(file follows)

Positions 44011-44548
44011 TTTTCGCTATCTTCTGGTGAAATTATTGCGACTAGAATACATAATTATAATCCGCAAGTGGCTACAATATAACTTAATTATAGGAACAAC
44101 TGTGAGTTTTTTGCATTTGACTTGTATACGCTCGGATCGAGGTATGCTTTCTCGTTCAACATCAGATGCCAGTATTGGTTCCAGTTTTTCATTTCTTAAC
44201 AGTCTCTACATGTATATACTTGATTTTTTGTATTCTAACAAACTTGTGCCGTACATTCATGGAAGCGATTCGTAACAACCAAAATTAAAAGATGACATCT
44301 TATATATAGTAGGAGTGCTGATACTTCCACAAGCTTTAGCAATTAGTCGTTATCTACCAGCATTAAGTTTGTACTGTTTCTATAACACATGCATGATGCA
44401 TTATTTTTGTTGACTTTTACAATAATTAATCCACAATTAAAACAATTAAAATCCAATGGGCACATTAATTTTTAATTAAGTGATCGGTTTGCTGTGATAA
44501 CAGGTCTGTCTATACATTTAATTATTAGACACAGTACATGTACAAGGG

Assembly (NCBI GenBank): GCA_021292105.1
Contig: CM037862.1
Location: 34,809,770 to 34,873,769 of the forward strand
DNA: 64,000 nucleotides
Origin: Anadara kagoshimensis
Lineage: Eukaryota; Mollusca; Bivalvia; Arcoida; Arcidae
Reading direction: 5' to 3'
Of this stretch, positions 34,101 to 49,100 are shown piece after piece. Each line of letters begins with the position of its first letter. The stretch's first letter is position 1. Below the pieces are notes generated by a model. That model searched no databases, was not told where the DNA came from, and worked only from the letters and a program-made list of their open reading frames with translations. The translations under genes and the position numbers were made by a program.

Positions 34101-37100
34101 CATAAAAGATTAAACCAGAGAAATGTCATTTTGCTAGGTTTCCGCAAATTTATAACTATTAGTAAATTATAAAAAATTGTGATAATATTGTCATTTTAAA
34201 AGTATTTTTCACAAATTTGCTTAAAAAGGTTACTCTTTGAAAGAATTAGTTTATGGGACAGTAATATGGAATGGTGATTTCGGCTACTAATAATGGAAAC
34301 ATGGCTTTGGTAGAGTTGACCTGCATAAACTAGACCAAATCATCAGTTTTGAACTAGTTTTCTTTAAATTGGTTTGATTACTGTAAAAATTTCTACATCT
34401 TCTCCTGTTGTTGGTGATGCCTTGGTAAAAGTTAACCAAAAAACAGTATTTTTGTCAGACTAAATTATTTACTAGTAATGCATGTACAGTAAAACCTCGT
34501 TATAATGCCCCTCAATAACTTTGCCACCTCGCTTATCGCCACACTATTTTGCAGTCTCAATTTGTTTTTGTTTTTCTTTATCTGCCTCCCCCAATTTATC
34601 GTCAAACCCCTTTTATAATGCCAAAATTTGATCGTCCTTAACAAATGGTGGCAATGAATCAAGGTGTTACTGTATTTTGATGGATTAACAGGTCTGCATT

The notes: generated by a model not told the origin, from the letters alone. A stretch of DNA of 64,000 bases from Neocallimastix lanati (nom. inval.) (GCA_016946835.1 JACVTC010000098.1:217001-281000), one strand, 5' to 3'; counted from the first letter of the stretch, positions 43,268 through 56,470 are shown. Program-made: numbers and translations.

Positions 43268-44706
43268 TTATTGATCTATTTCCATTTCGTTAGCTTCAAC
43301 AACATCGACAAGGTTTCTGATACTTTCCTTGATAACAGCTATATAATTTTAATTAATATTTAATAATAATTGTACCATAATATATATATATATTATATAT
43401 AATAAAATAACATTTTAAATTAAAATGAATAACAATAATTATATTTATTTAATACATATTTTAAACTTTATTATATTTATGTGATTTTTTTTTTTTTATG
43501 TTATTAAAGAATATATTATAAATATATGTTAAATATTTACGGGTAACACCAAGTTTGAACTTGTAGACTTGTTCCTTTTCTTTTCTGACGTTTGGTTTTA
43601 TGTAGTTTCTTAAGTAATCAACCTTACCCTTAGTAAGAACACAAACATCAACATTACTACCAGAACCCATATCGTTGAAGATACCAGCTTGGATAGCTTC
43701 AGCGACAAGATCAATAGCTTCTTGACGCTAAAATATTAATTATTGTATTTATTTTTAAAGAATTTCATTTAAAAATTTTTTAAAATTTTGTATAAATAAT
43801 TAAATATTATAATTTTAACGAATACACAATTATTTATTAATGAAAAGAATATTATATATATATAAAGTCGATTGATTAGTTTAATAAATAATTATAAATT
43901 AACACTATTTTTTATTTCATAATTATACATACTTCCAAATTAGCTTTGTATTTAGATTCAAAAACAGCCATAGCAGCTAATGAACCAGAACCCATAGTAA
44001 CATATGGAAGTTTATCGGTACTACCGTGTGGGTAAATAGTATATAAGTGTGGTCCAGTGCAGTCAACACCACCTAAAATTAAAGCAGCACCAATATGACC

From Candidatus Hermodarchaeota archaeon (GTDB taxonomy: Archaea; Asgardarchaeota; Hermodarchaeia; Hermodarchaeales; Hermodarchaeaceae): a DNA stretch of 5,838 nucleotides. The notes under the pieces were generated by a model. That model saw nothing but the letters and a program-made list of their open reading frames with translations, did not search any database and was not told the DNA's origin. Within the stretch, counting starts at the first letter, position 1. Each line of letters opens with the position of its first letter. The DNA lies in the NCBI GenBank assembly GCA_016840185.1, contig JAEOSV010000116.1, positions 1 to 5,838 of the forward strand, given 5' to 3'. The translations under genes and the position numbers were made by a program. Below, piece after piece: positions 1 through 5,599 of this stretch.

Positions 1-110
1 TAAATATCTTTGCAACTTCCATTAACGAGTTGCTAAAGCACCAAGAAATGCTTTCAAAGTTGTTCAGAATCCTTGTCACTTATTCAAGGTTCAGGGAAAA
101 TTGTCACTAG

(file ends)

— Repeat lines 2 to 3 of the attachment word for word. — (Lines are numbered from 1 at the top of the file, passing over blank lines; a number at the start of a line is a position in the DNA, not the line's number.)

44011 TTTTCGCTATCTTCTGGTGAAATTATTGCGACTAGAATACATAATTATAATCCGCAAGTGGCTACAATATAACTTAATTATAGGAACAAC
44101 TGTGAGTTTTTTGCATTTGACTTGTATACGCTCGGATCGAGGTATGCTTTCTCGTTCAACATCAGATGCCAGTATTGGTTCCAGTTTTTCATTTCTTAAC